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gentrify

Printable Version Pronunciation: jen-trê-fai Hear it!

Part of Speech: Verb, transitive

Meaning: To restore and improve a run-down area of a city until it meets the standards of affluent people.

Notes: Today's word has taken on a slightly pejorative sense recently. Since poor people usually live in run-down areas, gentrifying such areas implies making them unaffordable to the people originally living there. This word comes with all the derivations available to words borrowed from Latin with the suffix -ify: gentrification, the process, and gentrifier, a person who gentrifies an area.

In Play: This word is most closely associated with improving real estate: "As developers continue to gentrify New Monia, the less affluent people who once lived there are moving into trailer parks in the suburbs." It may just as well refer to other things that are changed to meet the expectations of the well-to-do: "The gentrification of the city council has led to many improvements in the streets, the sewer lines, and water lines of the city."

Word History: Today's Good Word is a derivation of gentry, a word that arose in the 13th century as genteleri "those of noble birth". This word was made up of the ancestor of today's gentle + -eri (-ery today), a noun suffix indicating a class or category of things, such as cutlery, finery, pottery. Middle English genteleri then lost some of its innards and came to us as gentry, keeping its original meaning. English gentle was originally a borrowing of Old French gentil? "high-born, noble, of good family". Today French gentil? means "kind, nice", itself borrowed by English as genteel. The French word gentile descended from Latin gentilis "of the same family or clan", from gens, gentis "race, clan". Gentilis was also used to translate Greek ethnikos "foreign, heathen" from ta ethne "the (other) nations". In the Bible this phrase translated Hebrew ha goyim "the nations", referring to those nations aside from the nation of Israel. English gentile [jen-tail] preserves that meaning. (Today we thank Bill Lord for the gentility of suggesting this Good Word.)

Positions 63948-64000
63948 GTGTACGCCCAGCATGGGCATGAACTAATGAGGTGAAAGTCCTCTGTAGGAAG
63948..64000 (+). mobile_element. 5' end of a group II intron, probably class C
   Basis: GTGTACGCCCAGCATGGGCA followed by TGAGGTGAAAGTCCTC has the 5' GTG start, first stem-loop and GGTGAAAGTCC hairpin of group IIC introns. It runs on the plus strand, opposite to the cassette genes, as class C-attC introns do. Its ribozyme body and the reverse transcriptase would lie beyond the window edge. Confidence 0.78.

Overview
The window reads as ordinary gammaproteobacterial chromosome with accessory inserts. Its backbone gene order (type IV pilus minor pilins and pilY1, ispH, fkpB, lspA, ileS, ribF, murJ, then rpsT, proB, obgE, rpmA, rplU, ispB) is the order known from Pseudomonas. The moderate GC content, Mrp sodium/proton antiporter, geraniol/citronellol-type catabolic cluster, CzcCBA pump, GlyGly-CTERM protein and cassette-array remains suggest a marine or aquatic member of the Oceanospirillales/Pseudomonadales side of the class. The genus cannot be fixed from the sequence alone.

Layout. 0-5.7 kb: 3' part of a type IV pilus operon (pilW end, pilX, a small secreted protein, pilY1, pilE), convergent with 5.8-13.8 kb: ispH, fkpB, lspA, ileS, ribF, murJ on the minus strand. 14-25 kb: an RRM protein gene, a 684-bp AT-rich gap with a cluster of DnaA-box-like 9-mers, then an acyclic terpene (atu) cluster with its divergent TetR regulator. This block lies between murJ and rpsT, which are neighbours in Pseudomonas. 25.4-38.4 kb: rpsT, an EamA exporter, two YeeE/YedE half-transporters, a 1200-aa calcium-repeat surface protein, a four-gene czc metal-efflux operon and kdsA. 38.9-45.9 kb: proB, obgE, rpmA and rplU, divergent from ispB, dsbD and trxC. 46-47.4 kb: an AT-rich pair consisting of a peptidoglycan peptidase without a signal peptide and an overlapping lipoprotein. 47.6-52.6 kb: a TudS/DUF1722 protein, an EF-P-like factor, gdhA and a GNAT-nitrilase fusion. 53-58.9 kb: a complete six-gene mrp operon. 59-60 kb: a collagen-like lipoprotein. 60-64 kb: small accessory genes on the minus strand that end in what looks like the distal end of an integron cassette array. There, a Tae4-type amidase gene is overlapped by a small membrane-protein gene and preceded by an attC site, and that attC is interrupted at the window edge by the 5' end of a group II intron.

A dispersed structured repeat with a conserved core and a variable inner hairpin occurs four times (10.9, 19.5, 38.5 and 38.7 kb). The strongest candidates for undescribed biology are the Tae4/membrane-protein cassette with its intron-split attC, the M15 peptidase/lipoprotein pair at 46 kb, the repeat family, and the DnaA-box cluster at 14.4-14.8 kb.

Dr. Goodword, alphaDictionary.com

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